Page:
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Last June, John Oliver hosted The Daily Show for eight weeks. (Charles Sykes/AP)
Last June, John Oliver hosted The Daily Show for eight weeks. (Charles Sykes/AP)

John Doyle

John Oliver will soon add even more comedy to late-night Add to ...

Some people get all cranky about the assertion that we’re living in a “Golden Age” of TV. They say, “Hey, who are you, Mister Critic, to decide that? I like my cheesy sci-fi show, so phooey to you and your deep dramas.”

Whatever. Can we all agree that we are certainly living in a very, very good age of late-night comedy? Most weeknights, The Daily Show and The Colbert Report offer rich and often raw mockery of the day’s events. Jimmy Kimmel can be mightily mean and funny. Letterman can still stir himself to expressing refined and funny contempt for some tomfoolery or other he’s observed. Most significantly, Jay Leno is on his way out, perhaps heralding an ending that marks a new beginning.

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Soon comes John Oliver, to do late night comedy for HBO.

Oliver, long a sidekick to Jon Stewart on The Daily Show and, last summer, temporary stand-in host for many weeks, says he’s ready to go solo. Kind of. Nervous, excited and very funny about the prospect.

HBO scheduled an appearance here for Oliver at the end of its presentation; it turned out to be the perfect moment. He came after a disturbingly unpleasant session for HBO’s Girls, in which the show’s producers and Lena Dunham failed to show any grace in dealing with questions about Dunham’s nudity and by the lack of racial diversity on the series.

So Oliver arrived, sarcastic and ready to laugh, at both himself and whatever he was asked. First he dealt with a question about how he assessed his stand-in gig for Stewart. “I set myself the achievable goal of just not destroying that particular franchise,” he said. “So the fact that it’s still there and Jon is still doing it, I took that as in the ‘win’ column. I guess it went well. Comedy is subjective. I’m sure some people thought, ‘Get that British imposter off my favourite TV show.’”

There followed a long bit of whimsical comedy in which Oliver responded to the news that Sarah Palin would be here for breakfast the next morning. “Good for her. Good for her. So she has a new show on a sports channel, does she? She’s going to do to sports what she did to politics.” Then he claimed he was tempted to stick around and crash the event. A critic offered to give him an accreditation badge.

His HBO show won’t air until this spring, he says. “This is, I think, day three of production. So the format does not exist at the moment. We’re working on that. It will be making fun of things. That is a fairly broad format. So we’re going to work that out over the next few months. And as for Jon [Stewart], I ask his advice on anything. I’ll probably ask his advice on whether I should check into this hotel tonight and go to breakfast tomorrow morning. As a comedian, I’m almost allergic to sincerity, but he has been incredible.”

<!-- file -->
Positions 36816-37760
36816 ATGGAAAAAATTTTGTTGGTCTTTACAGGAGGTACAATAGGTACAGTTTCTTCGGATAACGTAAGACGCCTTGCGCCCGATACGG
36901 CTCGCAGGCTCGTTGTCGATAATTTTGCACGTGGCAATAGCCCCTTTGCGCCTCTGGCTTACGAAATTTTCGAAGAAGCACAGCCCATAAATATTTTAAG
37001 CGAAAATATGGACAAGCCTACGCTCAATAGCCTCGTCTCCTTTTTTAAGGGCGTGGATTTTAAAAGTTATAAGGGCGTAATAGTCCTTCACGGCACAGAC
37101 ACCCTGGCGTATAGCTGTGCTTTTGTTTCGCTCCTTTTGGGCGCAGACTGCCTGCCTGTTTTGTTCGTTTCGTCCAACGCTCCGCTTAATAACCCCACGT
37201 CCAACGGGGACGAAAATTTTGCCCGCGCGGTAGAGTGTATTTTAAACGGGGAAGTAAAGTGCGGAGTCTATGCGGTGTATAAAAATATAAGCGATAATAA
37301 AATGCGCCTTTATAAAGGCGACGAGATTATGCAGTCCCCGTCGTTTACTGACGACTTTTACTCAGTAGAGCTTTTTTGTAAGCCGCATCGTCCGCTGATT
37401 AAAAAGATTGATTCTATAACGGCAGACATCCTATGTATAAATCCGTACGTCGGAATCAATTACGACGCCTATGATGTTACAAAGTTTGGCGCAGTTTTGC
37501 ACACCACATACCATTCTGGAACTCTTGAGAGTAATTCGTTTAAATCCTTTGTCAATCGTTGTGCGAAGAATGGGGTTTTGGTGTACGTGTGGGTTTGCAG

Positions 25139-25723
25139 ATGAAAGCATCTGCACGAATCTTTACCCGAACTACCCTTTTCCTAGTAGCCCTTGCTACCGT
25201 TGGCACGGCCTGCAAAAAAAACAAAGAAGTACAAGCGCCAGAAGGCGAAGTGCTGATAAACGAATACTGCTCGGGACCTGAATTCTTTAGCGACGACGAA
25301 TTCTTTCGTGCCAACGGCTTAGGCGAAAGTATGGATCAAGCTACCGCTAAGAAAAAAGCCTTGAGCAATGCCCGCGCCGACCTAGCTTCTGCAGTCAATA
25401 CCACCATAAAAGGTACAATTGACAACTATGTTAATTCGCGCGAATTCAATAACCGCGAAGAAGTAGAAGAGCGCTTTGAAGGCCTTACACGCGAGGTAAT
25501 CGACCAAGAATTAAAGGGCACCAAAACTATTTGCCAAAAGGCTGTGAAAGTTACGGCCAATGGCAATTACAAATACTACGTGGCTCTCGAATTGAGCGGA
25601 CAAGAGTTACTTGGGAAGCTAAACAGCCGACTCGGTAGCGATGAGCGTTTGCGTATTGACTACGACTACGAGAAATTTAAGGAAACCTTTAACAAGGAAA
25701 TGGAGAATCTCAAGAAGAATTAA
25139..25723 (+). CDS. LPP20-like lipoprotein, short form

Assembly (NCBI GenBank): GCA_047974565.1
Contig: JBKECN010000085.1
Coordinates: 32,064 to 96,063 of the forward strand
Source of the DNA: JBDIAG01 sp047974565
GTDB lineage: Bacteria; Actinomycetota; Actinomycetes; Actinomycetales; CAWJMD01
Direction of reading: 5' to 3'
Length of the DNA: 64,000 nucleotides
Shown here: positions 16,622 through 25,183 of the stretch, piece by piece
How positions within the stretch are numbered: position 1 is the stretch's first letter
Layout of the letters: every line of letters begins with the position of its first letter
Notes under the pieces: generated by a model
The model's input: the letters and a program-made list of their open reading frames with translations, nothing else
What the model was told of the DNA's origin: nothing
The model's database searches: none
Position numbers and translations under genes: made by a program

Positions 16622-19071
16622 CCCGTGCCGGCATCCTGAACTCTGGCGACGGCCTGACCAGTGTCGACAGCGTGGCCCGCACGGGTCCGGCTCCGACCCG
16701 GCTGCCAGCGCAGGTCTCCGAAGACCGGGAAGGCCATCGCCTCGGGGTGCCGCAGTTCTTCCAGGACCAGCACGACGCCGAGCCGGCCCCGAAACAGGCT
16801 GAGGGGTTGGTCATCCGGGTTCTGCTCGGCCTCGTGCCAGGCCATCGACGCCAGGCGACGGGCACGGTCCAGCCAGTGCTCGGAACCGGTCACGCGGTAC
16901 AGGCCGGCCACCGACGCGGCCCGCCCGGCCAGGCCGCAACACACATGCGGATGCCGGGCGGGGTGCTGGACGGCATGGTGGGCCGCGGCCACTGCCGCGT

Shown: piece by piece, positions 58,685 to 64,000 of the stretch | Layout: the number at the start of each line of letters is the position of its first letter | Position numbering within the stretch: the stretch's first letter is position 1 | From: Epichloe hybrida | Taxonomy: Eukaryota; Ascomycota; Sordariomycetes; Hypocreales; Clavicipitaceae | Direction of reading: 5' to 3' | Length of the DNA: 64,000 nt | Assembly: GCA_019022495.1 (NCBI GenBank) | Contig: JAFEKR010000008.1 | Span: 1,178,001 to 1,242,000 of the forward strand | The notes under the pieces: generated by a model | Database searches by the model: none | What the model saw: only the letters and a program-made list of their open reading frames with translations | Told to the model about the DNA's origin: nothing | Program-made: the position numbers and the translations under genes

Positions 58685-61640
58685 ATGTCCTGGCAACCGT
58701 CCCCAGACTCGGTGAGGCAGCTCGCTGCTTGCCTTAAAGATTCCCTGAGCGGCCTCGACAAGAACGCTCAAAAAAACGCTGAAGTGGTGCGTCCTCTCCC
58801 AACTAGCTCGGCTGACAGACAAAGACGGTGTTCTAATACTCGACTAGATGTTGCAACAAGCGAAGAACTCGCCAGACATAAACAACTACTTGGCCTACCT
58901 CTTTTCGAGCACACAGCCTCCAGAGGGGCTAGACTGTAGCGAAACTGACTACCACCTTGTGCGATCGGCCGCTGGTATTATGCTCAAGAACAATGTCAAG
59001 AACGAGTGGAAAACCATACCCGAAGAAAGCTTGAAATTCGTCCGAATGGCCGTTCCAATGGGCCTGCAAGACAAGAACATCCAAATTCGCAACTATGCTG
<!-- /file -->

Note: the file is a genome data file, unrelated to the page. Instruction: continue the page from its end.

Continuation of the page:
Oliver was in such fine fettle that he offered to brainstorm with the critics right there, about possible titles for the HBO show. Soon, came this: “John, considering your surname is Oliver … ” And Oliver did a long, heavy-British accent drawled, “Yeeeees?”

The critic ventured, “Could I have some more, please?” Oliver feigned outrage at this use of a quote from Oliver Twist. “Well, that’s racist! You see, it’s okay for me to do Dickens humour. But you really cannot do Dickens humour. Please understand how offensive that is, to one of our greatest novelists. You’re suggesting as a title, Can I Have Some More, Please, with John Oliver?”

“Hold on, here. Let me just break down what just happened in this room. You thought, ‘Well, he’s going to HBO, you know, premium channel. He wants to cause a stir. What about Can I Have Some More, Please.’ Are you thinking of me holding out a bowl of gruel, as well? Hmmm. Well, I’ll put it on the list.”

Part of Oliver’s charm and one of the foundations of his wit, is his Englishman’s startled perspective on the United States, something he’s managed to nourish without alienating the American audience despite working in the U.S. for more than seven years.

“This has been a key seven-and-a-half years, he says, making a rare foray into semi-seriousness. “I arrived for the last years of President Bush’s administration. There have been different things to make fun of. America has been very generous in what it has offered up as joke subjects over the years. And American politics in particular is a circus of crazy that is unparalleled around the world.”

This brought a wave of laughter. Oliver stood up to leave. “And you can take that as both a compliment and an insult,” he shouted. “I mean it as both!”

His HBO show will begin by airing only once a week. On the evidence of his Daily Show work and his presentation here, viewers will ask, “Can I have some more please?” And nobody can possibly be cranky about the quality on late-night TV comedy these days.

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